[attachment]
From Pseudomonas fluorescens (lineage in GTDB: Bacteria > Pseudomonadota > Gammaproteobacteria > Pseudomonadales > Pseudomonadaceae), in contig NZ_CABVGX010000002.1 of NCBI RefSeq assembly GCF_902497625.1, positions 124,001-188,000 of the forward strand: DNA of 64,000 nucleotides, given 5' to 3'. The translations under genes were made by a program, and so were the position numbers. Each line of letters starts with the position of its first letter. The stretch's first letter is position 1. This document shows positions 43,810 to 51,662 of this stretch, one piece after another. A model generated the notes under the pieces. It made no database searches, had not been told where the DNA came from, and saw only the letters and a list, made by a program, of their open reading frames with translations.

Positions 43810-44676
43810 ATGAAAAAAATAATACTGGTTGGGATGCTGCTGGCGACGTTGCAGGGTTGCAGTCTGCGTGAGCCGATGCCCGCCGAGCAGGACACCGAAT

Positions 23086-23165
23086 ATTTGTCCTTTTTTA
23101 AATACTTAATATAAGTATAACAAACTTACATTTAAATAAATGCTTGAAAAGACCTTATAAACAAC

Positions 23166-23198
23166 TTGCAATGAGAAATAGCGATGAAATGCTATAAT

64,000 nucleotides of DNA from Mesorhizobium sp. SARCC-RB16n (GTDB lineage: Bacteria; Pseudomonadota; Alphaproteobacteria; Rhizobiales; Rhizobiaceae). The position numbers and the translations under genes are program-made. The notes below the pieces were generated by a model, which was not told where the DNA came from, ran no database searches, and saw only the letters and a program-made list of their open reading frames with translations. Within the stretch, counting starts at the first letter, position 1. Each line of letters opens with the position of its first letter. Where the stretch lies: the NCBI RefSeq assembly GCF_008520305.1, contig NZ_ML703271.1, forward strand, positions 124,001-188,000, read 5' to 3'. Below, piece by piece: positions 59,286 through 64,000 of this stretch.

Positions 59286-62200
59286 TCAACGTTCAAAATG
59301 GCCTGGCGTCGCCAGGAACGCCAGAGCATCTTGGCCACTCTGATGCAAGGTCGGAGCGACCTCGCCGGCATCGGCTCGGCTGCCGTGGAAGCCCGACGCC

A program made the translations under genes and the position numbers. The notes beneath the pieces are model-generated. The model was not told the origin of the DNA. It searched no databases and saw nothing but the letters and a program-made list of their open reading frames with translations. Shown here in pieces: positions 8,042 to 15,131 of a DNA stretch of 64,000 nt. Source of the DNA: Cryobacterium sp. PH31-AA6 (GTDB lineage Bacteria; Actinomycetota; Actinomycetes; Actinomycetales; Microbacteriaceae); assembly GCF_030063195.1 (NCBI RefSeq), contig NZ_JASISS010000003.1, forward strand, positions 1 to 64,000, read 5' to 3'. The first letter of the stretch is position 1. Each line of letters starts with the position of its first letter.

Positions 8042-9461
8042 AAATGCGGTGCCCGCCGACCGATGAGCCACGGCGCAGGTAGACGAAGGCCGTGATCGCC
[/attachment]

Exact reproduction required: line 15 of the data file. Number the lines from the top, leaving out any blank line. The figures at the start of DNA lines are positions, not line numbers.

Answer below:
8042 AAATGCGGTGCCCGCCGACCGATGAGCCACGGCGCAGGTAGACGAAGGCCGTGATCGCC